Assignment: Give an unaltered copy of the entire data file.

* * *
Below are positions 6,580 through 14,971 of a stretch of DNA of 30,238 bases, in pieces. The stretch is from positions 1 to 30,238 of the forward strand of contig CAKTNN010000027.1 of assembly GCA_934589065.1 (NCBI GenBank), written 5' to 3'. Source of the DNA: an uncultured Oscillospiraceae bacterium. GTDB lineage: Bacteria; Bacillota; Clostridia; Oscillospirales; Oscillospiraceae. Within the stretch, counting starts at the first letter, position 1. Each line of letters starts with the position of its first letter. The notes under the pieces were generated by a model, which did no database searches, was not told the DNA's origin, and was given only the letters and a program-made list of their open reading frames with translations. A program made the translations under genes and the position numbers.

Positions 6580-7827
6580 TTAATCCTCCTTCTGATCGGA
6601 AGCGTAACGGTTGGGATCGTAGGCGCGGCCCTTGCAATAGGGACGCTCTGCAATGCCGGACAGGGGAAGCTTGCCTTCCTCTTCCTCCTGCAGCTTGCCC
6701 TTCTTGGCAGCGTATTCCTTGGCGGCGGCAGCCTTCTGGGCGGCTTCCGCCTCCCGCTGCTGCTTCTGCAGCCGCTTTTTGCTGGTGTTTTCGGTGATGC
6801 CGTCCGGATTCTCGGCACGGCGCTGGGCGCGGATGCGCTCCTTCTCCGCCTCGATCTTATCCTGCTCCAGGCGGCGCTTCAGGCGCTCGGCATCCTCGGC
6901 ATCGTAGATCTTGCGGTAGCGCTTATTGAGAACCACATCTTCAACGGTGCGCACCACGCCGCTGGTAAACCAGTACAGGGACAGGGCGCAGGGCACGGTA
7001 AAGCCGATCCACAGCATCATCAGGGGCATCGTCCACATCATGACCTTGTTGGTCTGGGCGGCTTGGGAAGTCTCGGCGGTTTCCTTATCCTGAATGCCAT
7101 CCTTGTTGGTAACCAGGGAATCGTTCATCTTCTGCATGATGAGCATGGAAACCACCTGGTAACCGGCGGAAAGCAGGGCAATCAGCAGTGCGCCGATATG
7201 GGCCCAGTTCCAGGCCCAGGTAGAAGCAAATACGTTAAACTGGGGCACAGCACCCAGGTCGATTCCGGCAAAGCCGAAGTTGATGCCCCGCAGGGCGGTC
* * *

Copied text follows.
Below are positions 6,580 through 14,971 of a stretch of DNA of 30,238 bases, in pieces. The stretch is from positions 1 to 30,238 of the forward strand of contig CAKTNN010000027.1 of assembly GCA_934589065.1 (NCBI GenBank), written 5' to 3'. Source of the DNA: an uncultured Oscillospiraceae bacterium. GTDB lineage: Bacteria; Bacillota; Clostridia; Oscillospirales; Oscillospiraceae. Within the stretch, counting starts at the first letter, position 1. Each line of letters starts with the position of its first letter. The notes under the pieces were generated by a model, which did no database searches, was not told the DNA's origin, and was given only the letters and a program-made list of their open reading frames with translations. A program made the translations under genes and the position numbers.

Positions 6580-7827
6580 TTAATCCTCCTTCTGATCGGA
6601 AGCGTAACGGTTGGGATCGTAGGCGCGGCCCTTGCAATAGGGACGCTCTGCAATGCCGGACAGGGGAAGCTTGCCTTCCTCTTCCTCCTGCAGCTTGCCC
6701 TTCTTGGCAGCGTATTCCTTGGCGGCGGCAGCCTTCTGGGCGGCTTCCGCCTCCCGCTGCTGCTTCTGCAGCCGCTTTTTGCTGGTGTTTTCGGTGATGC
6801 CGTCCGGATTCTCGGCACGGCGCTGGGCGCGGATGCGCTCCTTCTCCGCCTCGATCTTATCCTGCTCCAGGCGGCGCTTCAGGCGCTCGGCATCCTCGGC
6901 ATCGTAGATCTTGCGGTAGCGCTTATTGAGAACCACATCTTCAACGGTGCGCACCACGCCGCTGGTAAACCAGTACAGGGACAGGGCGCAGGGCACGGTA
7001 AAGCCGATCCACAGCATCATCAGGGGCATCGTCCACATCATGACCTTGTTGGTCTGGGCGGCTTGGGAAGTCTCGGCGGTTTCCTTATCCTGAATGCCAT
7101 CCTTGTTGGTAACCAGGGAATCGTTCATCTTCTGCATGATGAGCATGGAAACCACCTGGTAACCGGCGGAAAGCAGGGCAATCAGCAGTGCGCCGATATG
7201 GGCCCAGTTCCAGGCCCAGGTAGAAGCAAATACGTTAAACTGGGGCACAGCACCCAGGTCGATTCCGGCAAAGCCGAAGTTGATGCCCCGCAGGGCGGTC